AVIATION historian Peter Caygill has written many books about planes, including the story of the Darlington Spitfire in 1999 and the story of the Meteor in 2010, which was entitled Meteor from the Cockpit: Britain’s First Jet Fighter.

For that book he researched the events of March 28, 1952, which, as we told last week, were witnessed by Geoff Craggs: a Meteor disintegrated over Dinsdale and fell into fields near the Farmhouse Inn at Morton Palms on the eastern outskirts of Darlington.

Two airmen – Flying Officer Hugh Williams and Flight Lieutenant Arthur Lockyear – and young Geoff cycled out in search of souvenirs and was shocked to see an airman’s legs lying beneath a tarpaulin.

“The aircraft was a two-seat Meteor T.7 (WA665) from No.205 Advanced Flying School at Middleton St George which crashed on 24 April 1952,” says Peter. “They took off at 0655 hrs and the weather conditions were a solid overcast at 3,500ft with tops at 10,000ft. Visibility was eight miles.

“The flight only lasted just over two minutes as the Meteor was next seen emerging from cloud in a steep dive. It was heading in a southerly direction over Morton Palms and broke up shortly afterwards.

“It was seen by a ground witness who reported that there was a considerable time lag between the break-up and the impact of the forward fuselage. It was also his impression that the larger pieces of the aircraft gained height after the break-up before falling to the ground.

“The conclusion of the Court of Inquiry was that the accident was caused by sudden pilot-induced ‘g’ while travelling fast in a steep dive.”

However, that doesn’t really explain why the pilot, who had his trainer with him, got into such a steep dive – could instrument failure have left him in a terrible predicament?

The Northern Echo: Some wreckage from the Meteor which disintegrated mid-air over Morton Palms farm in 1952Some wreckage from the Meteor which disintegrated mid-air over Morton Palms farm in 1952

DENNIS RALPHS of Hutton Rudby also remembers the events of March 28, 1952, as he was a member of the groundcrew at RAF Middleton St George.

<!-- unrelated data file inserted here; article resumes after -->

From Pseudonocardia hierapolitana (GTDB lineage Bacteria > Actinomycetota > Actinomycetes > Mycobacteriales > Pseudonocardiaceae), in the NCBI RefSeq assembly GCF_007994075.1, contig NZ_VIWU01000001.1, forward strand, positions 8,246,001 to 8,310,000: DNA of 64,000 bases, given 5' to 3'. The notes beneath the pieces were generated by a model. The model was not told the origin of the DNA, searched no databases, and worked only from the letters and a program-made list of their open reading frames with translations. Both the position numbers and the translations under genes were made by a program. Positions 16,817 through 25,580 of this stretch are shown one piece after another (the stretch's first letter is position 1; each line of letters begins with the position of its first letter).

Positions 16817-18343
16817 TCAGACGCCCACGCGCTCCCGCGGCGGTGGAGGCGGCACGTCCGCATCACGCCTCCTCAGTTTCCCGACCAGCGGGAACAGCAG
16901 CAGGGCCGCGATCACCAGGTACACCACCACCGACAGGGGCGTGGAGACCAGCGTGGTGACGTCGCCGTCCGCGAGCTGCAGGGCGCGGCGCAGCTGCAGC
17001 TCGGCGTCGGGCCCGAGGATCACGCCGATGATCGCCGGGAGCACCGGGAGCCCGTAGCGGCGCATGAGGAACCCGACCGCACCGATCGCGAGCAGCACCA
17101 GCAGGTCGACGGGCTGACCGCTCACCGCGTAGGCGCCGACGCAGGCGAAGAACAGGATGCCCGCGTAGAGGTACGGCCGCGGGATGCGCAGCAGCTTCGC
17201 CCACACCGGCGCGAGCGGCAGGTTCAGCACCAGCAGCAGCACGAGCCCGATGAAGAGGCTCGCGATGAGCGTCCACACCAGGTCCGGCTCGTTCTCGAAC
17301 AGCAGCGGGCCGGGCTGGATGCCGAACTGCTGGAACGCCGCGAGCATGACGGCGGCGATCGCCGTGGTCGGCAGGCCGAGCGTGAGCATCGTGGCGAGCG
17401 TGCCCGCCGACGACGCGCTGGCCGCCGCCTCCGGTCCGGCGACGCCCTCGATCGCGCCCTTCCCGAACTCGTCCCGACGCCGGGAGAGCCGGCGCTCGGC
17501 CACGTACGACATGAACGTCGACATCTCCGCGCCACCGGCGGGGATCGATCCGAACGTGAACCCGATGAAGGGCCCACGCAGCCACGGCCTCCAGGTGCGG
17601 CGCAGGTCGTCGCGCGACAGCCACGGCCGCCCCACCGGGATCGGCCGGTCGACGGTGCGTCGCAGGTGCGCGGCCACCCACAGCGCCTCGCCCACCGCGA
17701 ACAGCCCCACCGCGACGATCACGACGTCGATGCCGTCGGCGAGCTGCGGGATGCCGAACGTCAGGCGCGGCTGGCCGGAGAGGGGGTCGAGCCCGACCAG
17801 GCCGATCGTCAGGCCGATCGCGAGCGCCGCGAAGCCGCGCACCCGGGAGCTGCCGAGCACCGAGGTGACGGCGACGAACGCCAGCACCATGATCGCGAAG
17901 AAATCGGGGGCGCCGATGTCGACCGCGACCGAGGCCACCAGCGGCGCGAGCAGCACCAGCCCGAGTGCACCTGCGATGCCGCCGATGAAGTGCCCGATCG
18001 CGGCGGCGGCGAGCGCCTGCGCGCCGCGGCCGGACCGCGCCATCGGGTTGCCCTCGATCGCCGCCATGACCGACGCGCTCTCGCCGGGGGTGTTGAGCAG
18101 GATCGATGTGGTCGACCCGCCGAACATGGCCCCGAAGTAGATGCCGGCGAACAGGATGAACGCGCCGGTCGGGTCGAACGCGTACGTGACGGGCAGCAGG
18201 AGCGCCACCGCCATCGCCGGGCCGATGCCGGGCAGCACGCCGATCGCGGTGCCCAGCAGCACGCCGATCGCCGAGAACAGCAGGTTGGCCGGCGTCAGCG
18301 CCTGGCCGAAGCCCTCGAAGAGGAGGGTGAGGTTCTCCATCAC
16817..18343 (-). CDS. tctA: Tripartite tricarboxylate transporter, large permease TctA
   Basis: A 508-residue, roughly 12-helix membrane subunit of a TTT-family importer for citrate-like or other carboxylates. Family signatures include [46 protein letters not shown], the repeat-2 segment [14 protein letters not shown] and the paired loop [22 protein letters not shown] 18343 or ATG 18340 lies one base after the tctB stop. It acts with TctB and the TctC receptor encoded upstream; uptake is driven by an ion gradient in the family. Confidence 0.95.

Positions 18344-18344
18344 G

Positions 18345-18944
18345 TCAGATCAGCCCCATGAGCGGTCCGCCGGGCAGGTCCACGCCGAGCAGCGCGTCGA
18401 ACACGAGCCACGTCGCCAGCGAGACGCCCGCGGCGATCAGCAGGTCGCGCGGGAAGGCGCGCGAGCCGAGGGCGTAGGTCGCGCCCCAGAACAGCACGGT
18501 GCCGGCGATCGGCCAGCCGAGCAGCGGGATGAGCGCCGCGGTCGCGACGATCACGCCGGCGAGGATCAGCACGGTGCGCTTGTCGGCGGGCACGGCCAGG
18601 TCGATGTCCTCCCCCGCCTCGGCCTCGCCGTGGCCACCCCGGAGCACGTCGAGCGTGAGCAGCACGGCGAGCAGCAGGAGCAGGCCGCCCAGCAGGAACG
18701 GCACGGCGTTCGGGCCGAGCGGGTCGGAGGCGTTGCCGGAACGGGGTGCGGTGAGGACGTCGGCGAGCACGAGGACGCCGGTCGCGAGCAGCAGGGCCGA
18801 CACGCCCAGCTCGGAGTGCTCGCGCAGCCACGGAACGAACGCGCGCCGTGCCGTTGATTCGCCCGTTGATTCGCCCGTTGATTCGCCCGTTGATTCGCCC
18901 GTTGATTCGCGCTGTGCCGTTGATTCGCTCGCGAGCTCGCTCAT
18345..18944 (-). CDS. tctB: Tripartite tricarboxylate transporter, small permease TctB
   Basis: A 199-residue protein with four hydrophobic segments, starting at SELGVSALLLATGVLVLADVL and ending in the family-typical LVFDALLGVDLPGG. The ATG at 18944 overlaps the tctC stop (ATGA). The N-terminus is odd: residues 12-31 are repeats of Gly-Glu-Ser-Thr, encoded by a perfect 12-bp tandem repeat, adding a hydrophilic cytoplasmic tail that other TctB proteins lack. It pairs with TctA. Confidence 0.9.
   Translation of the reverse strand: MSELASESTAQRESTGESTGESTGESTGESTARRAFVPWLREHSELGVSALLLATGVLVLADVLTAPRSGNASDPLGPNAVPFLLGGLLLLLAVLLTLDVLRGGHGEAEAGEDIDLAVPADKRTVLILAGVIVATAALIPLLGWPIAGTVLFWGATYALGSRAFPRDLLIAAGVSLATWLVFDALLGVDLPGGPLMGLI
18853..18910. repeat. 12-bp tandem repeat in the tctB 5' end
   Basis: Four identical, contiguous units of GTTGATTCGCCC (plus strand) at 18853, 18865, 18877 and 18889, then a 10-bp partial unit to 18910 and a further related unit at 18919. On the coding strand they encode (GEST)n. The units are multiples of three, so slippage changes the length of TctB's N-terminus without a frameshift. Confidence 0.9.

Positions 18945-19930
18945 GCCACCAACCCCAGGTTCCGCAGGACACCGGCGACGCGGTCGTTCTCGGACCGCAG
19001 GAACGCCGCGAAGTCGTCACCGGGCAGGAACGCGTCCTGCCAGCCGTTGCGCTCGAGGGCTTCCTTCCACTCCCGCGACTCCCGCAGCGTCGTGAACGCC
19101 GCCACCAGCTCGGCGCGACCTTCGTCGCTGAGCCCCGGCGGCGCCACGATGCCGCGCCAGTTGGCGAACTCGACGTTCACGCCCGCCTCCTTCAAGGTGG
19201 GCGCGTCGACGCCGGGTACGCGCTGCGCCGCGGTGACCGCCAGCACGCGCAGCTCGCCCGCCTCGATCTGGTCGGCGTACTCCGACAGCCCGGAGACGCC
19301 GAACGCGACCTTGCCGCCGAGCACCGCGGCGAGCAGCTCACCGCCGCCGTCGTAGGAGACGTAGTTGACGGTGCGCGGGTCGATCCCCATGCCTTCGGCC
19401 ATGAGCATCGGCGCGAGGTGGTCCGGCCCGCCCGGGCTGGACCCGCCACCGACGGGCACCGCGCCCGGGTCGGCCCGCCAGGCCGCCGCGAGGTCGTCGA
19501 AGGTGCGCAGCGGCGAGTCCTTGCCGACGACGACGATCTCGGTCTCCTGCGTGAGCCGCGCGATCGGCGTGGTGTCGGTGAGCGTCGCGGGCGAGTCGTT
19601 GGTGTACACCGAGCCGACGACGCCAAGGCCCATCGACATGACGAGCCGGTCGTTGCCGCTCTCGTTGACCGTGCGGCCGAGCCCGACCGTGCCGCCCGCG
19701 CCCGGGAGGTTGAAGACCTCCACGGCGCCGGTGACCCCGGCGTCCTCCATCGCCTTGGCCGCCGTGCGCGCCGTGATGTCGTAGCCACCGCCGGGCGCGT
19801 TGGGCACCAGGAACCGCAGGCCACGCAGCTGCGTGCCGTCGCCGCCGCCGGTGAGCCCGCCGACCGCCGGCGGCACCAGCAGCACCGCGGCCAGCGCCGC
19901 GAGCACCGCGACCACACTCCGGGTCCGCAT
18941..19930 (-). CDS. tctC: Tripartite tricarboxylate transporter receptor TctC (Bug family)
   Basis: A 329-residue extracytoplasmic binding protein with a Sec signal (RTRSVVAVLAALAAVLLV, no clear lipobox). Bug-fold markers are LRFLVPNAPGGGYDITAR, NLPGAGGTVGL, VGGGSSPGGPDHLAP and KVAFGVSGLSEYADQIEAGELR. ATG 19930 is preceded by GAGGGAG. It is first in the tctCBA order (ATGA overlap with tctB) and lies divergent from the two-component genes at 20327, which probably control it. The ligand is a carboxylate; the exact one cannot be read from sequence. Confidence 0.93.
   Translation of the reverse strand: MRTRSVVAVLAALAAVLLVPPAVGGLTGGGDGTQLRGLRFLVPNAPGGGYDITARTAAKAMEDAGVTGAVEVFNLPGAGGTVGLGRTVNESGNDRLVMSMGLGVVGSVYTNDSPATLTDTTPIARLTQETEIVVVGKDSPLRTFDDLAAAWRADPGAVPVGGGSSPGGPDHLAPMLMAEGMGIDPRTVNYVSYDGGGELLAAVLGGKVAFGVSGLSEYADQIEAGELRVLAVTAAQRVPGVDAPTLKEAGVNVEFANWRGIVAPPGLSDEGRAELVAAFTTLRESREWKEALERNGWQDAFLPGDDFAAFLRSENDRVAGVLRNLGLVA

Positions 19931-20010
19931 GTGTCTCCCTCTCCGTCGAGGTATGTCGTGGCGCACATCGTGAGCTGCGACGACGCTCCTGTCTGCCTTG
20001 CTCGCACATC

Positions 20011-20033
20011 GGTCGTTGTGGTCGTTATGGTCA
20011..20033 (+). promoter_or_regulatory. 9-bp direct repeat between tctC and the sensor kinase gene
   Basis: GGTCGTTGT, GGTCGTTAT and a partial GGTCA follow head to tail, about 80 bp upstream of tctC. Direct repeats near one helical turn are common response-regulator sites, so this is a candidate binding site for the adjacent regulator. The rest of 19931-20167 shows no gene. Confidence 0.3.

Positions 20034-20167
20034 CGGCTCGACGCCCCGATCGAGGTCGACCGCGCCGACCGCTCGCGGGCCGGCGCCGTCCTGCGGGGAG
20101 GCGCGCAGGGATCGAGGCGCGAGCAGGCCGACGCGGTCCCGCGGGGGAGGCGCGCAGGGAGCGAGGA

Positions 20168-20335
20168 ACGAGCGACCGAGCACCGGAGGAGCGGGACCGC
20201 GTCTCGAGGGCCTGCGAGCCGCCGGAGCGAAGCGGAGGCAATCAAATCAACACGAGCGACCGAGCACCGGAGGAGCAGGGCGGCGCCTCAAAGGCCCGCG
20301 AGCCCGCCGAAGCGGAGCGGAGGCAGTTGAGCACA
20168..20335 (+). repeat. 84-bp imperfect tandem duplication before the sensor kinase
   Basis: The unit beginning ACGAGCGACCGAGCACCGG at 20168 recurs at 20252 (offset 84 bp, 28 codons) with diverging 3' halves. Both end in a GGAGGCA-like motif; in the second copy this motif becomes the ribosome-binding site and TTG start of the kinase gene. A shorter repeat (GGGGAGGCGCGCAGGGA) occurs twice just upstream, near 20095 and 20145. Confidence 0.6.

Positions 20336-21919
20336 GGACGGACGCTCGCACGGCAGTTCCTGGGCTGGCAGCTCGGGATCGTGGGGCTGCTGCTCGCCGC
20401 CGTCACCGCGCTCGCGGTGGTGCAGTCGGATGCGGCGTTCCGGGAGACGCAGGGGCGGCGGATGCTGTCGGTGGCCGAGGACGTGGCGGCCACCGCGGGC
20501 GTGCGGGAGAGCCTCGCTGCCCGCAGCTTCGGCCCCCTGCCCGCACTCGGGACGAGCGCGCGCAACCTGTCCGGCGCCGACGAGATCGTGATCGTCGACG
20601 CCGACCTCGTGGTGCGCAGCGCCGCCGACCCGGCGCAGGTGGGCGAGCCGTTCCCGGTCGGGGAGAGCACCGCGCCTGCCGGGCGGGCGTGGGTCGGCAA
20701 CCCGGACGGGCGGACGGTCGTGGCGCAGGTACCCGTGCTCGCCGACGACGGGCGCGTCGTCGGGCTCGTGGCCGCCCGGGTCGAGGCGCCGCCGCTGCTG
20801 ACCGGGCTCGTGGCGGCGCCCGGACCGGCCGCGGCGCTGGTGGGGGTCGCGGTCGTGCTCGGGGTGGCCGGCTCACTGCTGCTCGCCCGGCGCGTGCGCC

“I was tasked as a crash guard, and I was there for about three days,” he says. “We were sent with a hessian sack and a stick to pick up human remains before the foxes got them, and then we had to collect the other debris.”

Meteors, he remembers, were known as “meatboxes” because of their poor safety record.

Bill Bartle in Barnard Castle adds his own story to one of last week’s pictures which showed parachutists jumping at Greatham airfield in Hartlepool.

“I have a friend from Hartlepool who was in the Territorial Army and volunteered to train as a paratrooper,” says Bill. “Standing ready to jump for the first time he was told: “Jump on the count of three.”  “The instructor yelled: “One. Two.” He then delivered a large boot to my friend’s back side! No hesitation there.”

AS we said last week, in the 1950s and 1960s, military aircraft had a worrying habit of falling out of the sky – our 1965 rail crash story today proves that.

Tony Crooks was walking to school with his brother, from Startforth to Barnard Castle, on November 11, 1951.

“We heard a jet aircraft flying over the town and saw two white parachutes drifting to the east,” he says. “The aircraft circled to the west and disappeared.”

It was another Meteor T.7, WA720, and neither airman was badly hurt.

“We heard at school that it had crashed at Cross Lanes near the A66, so we set off after school to go and find it,” he continues. “We walked miles up the road towards Cross Lanes and found it in a crater in a field, which is now under the new A66 junction.

“We collected a small bit of wreckage each and set off home, by which time it was nearly dark. We must have been mad – I know mam was going hairless when we arrived!”

DAVID GRAY calls from Willington about the coat-of-arms of RAF Middleton St George which was approved by the Queen in January 1959. We suggested it showed a goose in a nod to the area being known as Goosepool before the airman arrived. David points out that it is a Canada goose, which is a very big nod to the thousands of Canadian airmen stationed there during the Second World War.

JG Hartburn adds: “The Canadians objected to the name Goosepool because they had a RCAF station back home called Goosander, which sounded too similar, and so to avoid confusion, Goosepool became Middleton St George.

“The badge, therefore, commemorates the local farm and the RCAF.”